I’m sure that I am not alone in finding it amusing that you’ve kicked off another FAA hero worship thread at the same time as this one:

 
Thanks, I thought the US version was a carbon copy of the British one. Presumably the US simply shortened the chamber to match?
Surprisingly they didn’t, but they did make other modifications.
 
No, it was because they kept ******* up the 20mm build


The UK went from .303 to 20mm as upping from .303 to .50 was judged not be worth the effort for the gains offered by the .50
The Spitfire E wing could mount two 20mm and two .50 MG. The RAF seemed to prefer mixed armament, perhaps due to the problems they had with the early all cannon Spits.
 

Yokel

LE
oh I do blame the Navy, in spades.

the Big gun Admirals held sway, and religiously stifled any intellectual thinking on the proper application of air power in the 20’s and 30’s.
The same Admirals who when the Home Fleet spent a morning banging away at a Queen Bee target drone with no effect before the war, declared the exercise a great success, and the Fleets AA gunnery fully up to the job of defending it from air attack.

With respect to anti aircraft gunnery, how did land based anti aircraft artillery of the same period compare? In the days before radar and the proximity fuze?

No, it was because they kept ******* up the 20mm build


The UK went from .303 to 20mm as upping from .303 to .50 was judged not be worth the effort for the gains offered by the .50

As I recall later marks of Spitfire were cannon armed. If the same was true for the Seafire then it might explain their anti Kamikaze role?

I’m sure that I am not alone in finding it amusing that you’ve kicked off another FAA hero worship thread at the same time as this one:


No conspiracy theories here. The fact is the RAF had to be given priority when it came to aircraft design and production. I once read something on ARRSE from a dark blue type, @alfred_the_great I think, that at BRNC he had been taught nothing of the wartime role of the FAA save Taranto.

This thread started simply as a tribute to the Swordfish crews who died during the Channel Dash. Unfortunately it got hijacked by those who seek to demean their efforts as their aircraft was not US made, and others blaming the failure of Operation Fuller on the RAF, and ignoring the fog of war.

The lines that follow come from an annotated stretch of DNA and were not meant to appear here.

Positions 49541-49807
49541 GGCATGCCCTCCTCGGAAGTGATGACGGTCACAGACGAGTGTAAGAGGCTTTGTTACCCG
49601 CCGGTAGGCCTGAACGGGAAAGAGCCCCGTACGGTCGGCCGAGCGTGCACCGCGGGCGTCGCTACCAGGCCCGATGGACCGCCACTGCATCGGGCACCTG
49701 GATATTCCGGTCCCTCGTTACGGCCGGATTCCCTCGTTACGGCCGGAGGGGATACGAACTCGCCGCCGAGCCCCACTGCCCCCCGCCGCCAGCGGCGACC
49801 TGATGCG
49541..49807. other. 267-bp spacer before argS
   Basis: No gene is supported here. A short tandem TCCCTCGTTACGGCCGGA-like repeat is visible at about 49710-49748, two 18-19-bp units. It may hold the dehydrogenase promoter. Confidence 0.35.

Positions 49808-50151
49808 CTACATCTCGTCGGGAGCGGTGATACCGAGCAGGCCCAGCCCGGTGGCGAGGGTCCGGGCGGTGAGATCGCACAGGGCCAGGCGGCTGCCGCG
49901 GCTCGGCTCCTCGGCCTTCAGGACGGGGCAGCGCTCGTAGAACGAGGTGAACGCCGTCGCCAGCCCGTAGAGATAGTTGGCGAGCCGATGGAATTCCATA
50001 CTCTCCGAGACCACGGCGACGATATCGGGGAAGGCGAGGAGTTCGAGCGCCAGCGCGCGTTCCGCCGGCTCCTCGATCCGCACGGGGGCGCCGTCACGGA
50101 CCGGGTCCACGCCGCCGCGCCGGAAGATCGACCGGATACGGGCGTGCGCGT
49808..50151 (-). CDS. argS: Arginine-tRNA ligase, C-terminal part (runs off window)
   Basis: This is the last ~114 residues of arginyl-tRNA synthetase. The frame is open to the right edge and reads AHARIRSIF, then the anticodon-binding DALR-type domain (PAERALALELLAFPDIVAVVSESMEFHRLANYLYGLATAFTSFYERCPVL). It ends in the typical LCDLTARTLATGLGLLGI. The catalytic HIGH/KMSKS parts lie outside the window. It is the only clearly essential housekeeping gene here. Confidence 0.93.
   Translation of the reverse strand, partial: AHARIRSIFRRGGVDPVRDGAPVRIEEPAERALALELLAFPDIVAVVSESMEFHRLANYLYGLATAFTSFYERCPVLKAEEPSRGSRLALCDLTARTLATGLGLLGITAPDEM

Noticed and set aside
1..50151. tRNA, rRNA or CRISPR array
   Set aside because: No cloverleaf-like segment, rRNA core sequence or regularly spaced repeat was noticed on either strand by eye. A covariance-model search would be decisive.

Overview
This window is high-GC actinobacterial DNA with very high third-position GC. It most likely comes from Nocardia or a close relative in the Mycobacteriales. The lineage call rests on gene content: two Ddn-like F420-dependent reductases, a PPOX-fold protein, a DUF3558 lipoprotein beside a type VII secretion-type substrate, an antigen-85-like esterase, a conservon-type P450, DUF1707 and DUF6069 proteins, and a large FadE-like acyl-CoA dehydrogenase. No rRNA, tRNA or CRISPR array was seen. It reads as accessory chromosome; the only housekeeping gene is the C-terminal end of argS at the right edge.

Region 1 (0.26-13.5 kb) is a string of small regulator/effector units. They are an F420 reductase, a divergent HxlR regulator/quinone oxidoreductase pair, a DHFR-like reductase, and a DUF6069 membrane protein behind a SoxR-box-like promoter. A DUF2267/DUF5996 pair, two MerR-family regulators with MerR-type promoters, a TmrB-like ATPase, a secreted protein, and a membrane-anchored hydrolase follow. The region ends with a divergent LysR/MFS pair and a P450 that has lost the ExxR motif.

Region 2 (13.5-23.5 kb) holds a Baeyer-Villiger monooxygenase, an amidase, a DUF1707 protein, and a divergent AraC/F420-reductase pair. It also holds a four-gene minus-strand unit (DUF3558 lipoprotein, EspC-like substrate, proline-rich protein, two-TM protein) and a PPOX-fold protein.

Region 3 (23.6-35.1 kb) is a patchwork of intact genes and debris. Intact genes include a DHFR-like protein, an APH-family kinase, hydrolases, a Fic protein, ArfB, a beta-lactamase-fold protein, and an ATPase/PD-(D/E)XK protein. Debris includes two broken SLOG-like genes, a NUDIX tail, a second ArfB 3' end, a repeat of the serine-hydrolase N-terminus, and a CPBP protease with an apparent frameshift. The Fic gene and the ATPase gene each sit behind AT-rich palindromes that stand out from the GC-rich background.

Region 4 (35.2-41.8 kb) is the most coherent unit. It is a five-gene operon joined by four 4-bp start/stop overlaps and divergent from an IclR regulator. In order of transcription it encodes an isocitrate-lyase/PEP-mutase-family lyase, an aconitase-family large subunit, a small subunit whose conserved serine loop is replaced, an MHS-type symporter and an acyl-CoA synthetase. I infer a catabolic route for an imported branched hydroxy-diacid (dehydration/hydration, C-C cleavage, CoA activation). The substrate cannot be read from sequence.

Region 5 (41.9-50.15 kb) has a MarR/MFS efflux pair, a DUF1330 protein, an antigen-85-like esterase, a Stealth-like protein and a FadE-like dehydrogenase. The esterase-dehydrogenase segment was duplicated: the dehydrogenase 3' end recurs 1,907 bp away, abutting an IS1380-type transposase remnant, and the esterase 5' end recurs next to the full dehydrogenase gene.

The dark blue lobby always runs the risk of not identifying or learning lessons by automatically blaming the RAF, or old school Admirals.
 

Daz

LE
The Spitfire E wing could mount two 20mm and two .50 MG. The RAF seemed to prefer mixed armament, perhaps due to the problems they had with the early all cannon Spits.
It could also mount 4 x 20mm's, the point I was making was in general, they could have gone down the .50 route, but in the main chose the 20mm when upgrading from the .303 - that was an option for the US ......apart from cockup they made in the production of the 20mm
 

Mölders 1

Old-Salt
It could also mount 4 x 20mm's, the point I was making was in general, they could have gone down the .50 route, but in the main chose the 20mm when upgrading from the .303 - that was an option for the US ......apart from cockup they made in the production of the 20mm

ABNRedleg was correct.

The C Wing of the Spitfire could mount 4 X 20mm Cannon. He was correct with his description of the E Wing Armament.

The R.A.F. belatedly realised that the .303 Machine Gun was proving useless in both Air To Air and Air To Ground work.
 
ABNRedleg was correct.

The C Wing of the Spitfire could mount 4 X 20mm Cannon. He was correct with his description of the E Wing Armament.

The R.A.F. belatedly realised that the .303 Machine Gun was proving useless in both Air To Air and Air To Ground work.
The RAF also installed the Rose turret, with dual .5O Brownings, on 400 Lancasters in 44-45.
 

Mölders 1

Old-Salt
The RAF also installed the Rose turret, with dual .5O Brownings, on 400 Lancasters in 44-45.
Not quite.

Only around 220 Rose-Rice Tail Turrets were built by the Rose Brothers company as the turrets were hand made and the company itself was only small and unable to mass produce them.

1 Group Bomber Command Lancaster's received most of the Rose-Rice Tail Turrets built.
 
ABNRedleg was correct.

The C Wing of the Spitfire could mount 4 X 20mm Cannon. He was correct with his description of the E Wing Armament.

The R.A.F. belatedly realised that the .303 Machine Gun was proving useless in both Air To Air and Air To Ground work.


Not entirely a fair comment really, the .303 as a pack of 8 was good enough in 1939 and won the Battle of Britain.
The RAF was aware of it's shortcomings but didn't consider .50 the right answer.

It's a bit like the 2lb'r v 6lb'r argument isn't it, you run with what you've got and improve it as quick as is practical.